tabor-slide-1157Aims of the Department

  1. To stimulate and maintain pupil interest and enjoyment in PE and to promote health and fitness for current and future lifestyles. It is hoped that pupils will continue to participate in some kind of physical activity once they have left school.
  2. To provide a balanced curriculum that offers a range of experiences with opportunities for all pupils to develop physically, socially, emotionally and cognitively in order to achieve their full potential.
  3. To develop a knowledge and understanding of safety procedures and the ability to apply safety principles in differing and varied movement contexts.
  4. To encourage pupils to appreciate, accept and value the work of others regardless of their ability.
  5. To develop an understanding of human anatomy and physiology in relation to health and fitness.
  6. To enable pupils to develop a range of personal qualities such as politeness, self- discipline, perseverance, organisation, honesty, reliability, co-operation, sensitivity and leadership.
  7. To employ teaching methods and resources that allow all pupils (irrespective of their gender, ethnic origin, academic ability etc.) to have equal access to PE and to experience success thus developing their confidence and improving their self-esteem.
  8. To encourage the process of maturation, through delegation of controlled responsibility.
  9. To fulfil the requirements of the National Curriculum.

Latest News

Tabor Academy students have taken part in athletics competitions during the summer term, with the annual NWESSA secondary schools district sports athletics competition having taken centre stage on Monday 19th June, followed by the Tabor Academy Sports Day on Tuesday 4th July. Both events saw outstanding performances,  excellent participation levels and high levels of effort, commitment and dedication to their teams.

NWESSA Secondary Schools District Sports: Athletics (Monday 19th June)

On an annual basis, Tabor Academy hosts 12 other schools for the athletics district sports competition. The strongest athletes from Alec Hunter, Honywood, Hedingham, Maltings, Ramsey, Forest Hall, Notley, HRS, New Rickstones, Saffron Walden, Joyce Franklin and Tabor compete in a range of age group categories, with an overall competition winner crowned at the end of the day.

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Tabor Sports Day (Tuesday 4th July)

The annual Tabor Sports Day took place on a warm, sunny day with the majority of field events occurring during the morning and the track events taking centre stage in the afternoon when the whole school came out to support. Redgrave have been dominating proceedings for the past two years, so they were looking for the hat-trick victory, Brunel were looking for their first win since 2014 while Austen and Turner were looking for their first overall victory this decade.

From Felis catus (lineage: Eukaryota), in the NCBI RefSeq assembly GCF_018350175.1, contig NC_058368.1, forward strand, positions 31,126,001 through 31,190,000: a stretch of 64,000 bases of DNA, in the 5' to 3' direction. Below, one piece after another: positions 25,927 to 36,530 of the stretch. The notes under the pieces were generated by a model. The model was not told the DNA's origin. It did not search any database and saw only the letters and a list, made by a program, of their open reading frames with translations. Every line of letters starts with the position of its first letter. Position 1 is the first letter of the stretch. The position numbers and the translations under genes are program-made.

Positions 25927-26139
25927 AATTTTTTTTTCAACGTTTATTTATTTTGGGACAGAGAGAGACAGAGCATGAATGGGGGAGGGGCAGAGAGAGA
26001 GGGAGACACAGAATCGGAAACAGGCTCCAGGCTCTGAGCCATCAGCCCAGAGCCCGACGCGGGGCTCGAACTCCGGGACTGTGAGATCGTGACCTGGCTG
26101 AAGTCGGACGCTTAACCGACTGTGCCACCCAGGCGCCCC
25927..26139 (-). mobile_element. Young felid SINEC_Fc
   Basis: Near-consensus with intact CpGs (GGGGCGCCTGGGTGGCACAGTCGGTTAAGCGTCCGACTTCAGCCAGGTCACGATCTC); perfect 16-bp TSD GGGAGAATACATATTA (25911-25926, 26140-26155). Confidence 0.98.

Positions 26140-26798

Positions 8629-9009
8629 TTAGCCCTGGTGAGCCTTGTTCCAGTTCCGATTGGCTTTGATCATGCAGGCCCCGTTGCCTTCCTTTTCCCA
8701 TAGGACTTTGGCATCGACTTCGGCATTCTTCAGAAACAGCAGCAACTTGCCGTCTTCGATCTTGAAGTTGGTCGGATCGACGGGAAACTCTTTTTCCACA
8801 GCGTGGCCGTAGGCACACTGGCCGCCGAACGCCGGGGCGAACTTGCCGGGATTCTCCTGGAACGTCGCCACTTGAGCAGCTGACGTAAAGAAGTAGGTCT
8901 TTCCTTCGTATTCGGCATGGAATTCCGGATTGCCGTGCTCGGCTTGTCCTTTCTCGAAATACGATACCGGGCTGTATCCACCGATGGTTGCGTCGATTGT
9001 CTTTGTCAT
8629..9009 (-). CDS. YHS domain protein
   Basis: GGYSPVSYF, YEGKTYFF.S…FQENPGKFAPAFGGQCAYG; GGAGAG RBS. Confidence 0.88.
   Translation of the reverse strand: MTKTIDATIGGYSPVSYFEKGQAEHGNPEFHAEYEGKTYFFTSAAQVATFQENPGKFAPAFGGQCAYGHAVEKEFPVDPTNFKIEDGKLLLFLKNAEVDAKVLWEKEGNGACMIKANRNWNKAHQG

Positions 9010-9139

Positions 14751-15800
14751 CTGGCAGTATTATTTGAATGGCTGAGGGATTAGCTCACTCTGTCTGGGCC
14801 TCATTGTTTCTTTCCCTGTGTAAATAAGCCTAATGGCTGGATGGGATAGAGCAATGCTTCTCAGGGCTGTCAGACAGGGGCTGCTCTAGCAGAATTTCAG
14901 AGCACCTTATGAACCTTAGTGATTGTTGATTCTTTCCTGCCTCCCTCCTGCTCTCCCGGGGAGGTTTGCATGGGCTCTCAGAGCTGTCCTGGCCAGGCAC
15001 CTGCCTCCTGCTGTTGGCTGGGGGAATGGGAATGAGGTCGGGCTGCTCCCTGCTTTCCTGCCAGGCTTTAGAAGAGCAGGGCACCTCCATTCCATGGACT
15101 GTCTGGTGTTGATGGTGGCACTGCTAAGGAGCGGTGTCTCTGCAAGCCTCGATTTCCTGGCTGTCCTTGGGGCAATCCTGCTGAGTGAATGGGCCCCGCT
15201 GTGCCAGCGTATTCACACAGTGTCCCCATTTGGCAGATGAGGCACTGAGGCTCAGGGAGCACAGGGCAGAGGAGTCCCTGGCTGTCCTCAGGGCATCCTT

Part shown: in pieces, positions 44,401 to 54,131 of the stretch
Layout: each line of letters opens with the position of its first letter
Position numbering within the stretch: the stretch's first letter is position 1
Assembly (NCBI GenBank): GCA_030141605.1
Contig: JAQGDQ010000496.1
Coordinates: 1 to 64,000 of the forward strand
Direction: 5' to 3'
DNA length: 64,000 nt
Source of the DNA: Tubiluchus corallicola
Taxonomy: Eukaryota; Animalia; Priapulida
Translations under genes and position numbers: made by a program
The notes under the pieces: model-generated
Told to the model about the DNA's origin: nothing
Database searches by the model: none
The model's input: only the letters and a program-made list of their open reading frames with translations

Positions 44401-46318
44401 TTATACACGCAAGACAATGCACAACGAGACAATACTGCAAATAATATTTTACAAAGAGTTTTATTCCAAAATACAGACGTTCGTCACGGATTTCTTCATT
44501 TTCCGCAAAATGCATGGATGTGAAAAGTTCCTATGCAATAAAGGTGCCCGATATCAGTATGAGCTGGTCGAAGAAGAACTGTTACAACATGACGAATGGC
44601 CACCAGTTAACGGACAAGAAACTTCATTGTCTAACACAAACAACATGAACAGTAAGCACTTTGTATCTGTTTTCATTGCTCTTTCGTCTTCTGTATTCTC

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Literacy in Physical Education and the use of Language

Requirement
All teachers pursue the development of students’ language. Students should be taught to express themselves clearly in speech. This should be considered in all four strands of the subject at KS3 and also in the skill areas defined by examination courses at KS4.

Opportunities
Opportunities to use language in physical education:
Skill development – talking about and describing good technique.
Application of a skill – planning a response to a task and deciding upon appropriate tactics and strategies.
Evaluation – judging performance and providing feedback.
Health related – development of technical vocabulary relating to body systems and training principles.

Practical Examples
Badminton – Students work on improving their overhead clear, this could include making notes on another student’s performance to identify strengths and weaknesses. In feeding back to the group, they can exhibit their ability to describe, analyse and suggest ways of improving techniques and effectiveness.
Gymnastics – Partner work on separate skills like upward jump with half turn will allow students to describe, evaluate and provide feedback.

Numeracy in Physical Education (What is it?)

  • Sense of the size of a number.
  • Recalling mathematical facts.
  • Calculating.
  • Understanding proportions.
  • Using ICT to solve problems.
  • Using formulae.
  • Measurement to include use of units.
  • Calculation of areas, volumes and perimeters.
  • Understand and use measures of time, speed, acceleration etc.
  • Appreciate scale when drawing.
  • Use of mean, median and mode.
  • Collect, display and interpret data.
  • Explain reasoning and methods using mathematical terms.
  • Understand probability and risk.
  • Give results to a degree of accuracy.

Applications to Physical Education

  • Pattern, movement and symmetry in gymnastics and dance.
  • Reference to speed, distance and time in athletics.
  • Use of performance data in athletics and fitness work.
  • Statistics to analyse data obtained from match analysis, fitness work and athletics.

Citizenship in Physical Education

Citizenship issues in Physical Education will be considered through the contribution made to students’ moral, social and cultural development and through the development of responsible attitudes towards the environment in and out of school.

  • Recognition and awareness of their own and others’ values and beliefs through the development of negotiation skills.
  • Discussion of values and attitudes relating to drug use and performance.
  • Analysis of conduct and the notion of etiquette, violence and hooliganism.
  • Socially acceptable behaviour such as accepting authority and supporting referees.
  • Understanding the effects of social groupings such as peers and family on participation.
  • Understanding of group identity.

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